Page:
KUALA LUMPUR (Dec 8): Malaysia’s ringgit fell to the weakest level since September 2009 and government bonds retreated as a strengthening U.S. jobs market bolstered the case for the Federal Reserve to raise interest rates.
The Bloomberg Dollar Spot Index rose the most in five weeks on Dec. 5 after a report showed U.S. payrolls increased by 321,000 last month, the most in almost three years and beating the most optimistic forecast in a Bloomberg survey. Brent crude extended its decline from the lowest in almost five years, reinforcing concern about a drop in revenue for Malaysia, a net oil exporter.
“The dollar strengthened across the board following the stronger-than-expected payrolls number,” said Khoon Goh, a Singapore-based strategist at Australia & New Zealand Banking Group Ltd. “In addition, oil prices remain under downward pressure, which is also weighing on the ringgit.”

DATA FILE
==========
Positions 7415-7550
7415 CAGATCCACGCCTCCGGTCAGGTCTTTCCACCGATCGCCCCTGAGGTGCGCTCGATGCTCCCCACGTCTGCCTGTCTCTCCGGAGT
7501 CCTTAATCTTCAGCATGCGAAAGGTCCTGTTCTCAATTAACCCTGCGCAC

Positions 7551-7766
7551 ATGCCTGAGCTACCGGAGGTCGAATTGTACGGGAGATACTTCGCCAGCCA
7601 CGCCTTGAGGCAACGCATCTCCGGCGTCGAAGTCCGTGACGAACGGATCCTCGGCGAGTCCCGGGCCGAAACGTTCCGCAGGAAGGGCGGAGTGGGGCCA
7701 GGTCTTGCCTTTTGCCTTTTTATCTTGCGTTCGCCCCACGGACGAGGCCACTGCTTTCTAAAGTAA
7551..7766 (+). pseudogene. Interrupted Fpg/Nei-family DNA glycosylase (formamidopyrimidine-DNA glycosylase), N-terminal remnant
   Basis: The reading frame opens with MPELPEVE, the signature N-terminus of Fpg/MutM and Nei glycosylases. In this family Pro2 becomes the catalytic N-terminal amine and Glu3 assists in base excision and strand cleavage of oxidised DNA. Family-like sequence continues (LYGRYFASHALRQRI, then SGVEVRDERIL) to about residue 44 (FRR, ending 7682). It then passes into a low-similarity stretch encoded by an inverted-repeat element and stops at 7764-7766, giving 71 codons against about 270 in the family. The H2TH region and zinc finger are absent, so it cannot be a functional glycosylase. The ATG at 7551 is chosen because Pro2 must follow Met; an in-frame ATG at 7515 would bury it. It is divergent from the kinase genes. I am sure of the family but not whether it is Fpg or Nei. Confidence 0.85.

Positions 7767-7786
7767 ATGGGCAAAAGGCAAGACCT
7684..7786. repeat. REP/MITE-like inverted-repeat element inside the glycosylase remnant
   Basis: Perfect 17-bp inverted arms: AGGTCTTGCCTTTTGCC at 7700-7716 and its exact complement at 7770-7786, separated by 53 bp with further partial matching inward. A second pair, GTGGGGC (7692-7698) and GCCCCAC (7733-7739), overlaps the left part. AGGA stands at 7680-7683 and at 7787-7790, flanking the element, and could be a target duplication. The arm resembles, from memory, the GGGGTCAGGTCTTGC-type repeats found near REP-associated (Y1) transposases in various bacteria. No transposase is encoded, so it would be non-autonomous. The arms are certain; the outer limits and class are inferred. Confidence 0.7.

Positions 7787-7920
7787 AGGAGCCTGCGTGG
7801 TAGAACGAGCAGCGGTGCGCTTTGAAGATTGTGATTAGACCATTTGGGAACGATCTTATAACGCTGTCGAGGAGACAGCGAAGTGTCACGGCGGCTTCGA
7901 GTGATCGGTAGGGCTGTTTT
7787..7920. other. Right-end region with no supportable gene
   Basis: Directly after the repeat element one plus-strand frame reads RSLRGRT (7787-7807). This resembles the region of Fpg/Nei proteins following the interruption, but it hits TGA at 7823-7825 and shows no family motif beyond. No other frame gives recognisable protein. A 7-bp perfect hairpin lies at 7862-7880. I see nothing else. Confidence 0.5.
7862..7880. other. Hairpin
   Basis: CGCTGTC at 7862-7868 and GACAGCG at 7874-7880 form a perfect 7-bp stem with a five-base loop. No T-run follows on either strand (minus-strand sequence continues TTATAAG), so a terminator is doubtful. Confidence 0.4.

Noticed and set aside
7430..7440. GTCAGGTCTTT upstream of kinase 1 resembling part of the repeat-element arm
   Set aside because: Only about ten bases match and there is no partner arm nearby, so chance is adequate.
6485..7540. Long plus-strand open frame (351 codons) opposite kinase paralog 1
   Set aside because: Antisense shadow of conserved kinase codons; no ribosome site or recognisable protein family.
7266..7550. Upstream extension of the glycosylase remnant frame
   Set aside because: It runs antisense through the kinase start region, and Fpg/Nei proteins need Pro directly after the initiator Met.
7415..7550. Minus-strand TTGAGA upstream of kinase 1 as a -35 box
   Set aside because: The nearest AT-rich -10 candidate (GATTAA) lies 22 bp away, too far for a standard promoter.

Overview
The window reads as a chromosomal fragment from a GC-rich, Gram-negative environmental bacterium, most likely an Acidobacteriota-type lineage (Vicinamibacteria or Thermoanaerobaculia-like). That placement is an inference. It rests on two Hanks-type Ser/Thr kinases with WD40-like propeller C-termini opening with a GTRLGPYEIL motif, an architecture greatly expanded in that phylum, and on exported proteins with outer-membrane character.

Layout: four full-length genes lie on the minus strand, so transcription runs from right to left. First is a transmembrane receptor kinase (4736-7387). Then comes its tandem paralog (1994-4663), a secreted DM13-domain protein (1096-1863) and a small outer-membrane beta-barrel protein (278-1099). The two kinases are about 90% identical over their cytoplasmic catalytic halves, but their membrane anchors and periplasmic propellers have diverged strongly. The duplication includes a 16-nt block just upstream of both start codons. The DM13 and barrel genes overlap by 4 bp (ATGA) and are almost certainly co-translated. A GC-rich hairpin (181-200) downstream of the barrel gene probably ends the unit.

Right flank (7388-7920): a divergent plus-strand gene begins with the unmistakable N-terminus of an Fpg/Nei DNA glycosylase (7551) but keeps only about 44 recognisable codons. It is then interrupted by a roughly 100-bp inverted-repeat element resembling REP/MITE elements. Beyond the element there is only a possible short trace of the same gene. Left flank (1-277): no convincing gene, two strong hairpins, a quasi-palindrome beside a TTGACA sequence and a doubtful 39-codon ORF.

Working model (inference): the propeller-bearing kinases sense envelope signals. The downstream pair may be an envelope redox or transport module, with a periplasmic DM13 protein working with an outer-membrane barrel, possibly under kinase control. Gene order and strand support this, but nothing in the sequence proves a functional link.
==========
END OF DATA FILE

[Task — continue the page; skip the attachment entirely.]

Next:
The ringgit declined 0.5 percent to 3.4885 per dollar as of 9:26 a.m. in Kuala Lumpur, according to data compiled by Bloomberg. The currency earlier reached 3.4981, the lowest in more than five years, and has lost about 2 percent in the past four days.
One-month implied volatility, a measure of expected moves in the exchange rate used to price options, rose 22 basis points, or 0.22 percentage point, to 8.99 percent, the highest since November 2013.
Malaysia’s foreign reserves dropped 0.7 percent to $125.7 billion as at Nov. 28 from two weeks earlier, the lowest level since April 2011, according to a Dec. 5 report from the central bank.
The yield on Malaysia’s 3.394 percent sovereign debt due March 2017 climbed two basis points to 3.66 percent, the highest since the notes were sold in March, data compiled by Bloomberg show. Five-year bonds fell, with the yield rising five basis points to a seven-month high of 3.87 percent.